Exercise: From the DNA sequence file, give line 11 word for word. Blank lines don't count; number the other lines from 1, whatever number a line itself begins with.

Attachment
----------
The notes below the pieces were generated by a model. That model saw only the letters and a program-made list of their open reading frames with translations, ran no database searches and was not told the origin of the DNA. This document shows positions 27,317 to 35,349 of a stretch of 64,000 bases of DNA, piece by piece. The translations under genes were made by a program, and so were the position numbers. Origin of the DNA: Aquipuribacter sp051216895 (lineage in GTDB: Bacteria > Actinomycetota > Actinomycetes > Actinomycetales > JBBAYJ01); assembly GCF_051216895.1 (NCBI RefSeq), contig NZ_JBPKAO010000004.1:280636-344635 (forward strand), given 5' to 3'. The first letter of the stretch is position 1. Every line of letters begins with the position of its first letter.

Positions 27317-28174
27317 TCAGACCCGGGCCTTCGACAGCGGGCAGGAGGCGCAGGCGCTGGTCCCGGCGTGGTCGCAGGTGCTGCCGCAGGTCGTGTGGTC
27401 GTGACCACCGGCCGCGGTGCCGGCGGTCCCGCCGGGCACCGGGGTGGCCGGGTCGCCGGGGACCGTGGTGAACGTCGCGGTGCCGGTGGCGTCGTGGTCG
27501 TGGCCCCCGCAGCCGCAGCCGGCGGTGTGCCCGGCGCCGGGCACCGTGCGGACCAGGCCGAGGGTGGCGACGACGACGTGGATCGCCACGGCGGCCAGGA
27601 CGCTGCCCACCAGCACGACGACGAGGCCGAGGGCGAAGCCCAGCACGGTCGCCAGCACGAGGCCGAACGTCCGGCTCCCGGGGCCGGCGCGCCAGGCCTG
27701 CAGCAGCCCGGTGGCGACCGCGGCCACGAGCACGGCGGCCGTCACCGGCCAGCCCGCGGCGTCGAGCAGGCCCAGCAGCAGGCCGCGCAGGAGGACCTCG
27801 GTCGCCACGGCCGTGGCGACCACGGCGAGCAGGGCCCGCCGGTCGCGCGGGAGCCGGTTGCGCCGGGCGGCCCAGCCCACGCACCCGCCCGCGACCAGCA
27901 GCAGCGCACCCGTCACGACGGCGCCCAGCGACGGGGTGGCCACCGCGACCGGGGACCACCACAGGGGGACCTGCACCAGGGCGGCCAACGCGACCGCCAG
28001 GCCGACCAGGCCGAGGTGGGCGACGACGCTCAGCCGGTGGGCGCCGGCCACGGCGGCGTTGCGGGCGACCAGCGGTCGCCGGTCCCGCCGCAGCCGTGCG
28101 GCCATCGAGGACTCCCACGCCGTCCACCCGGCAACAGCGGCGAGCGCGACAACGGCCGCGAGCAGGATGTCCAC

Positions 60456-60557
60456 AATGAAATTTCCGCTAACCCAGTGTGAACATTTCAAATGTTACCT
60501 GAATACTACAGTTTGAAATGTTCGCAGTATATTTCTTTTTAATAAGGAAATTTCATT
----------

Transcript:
28101 GCCATCGAGGACTCCCACGCCGTCCACCCGGCAACAGCGGCGAGCGCGACAACGGCCGCGAGCAGGATGTCCAC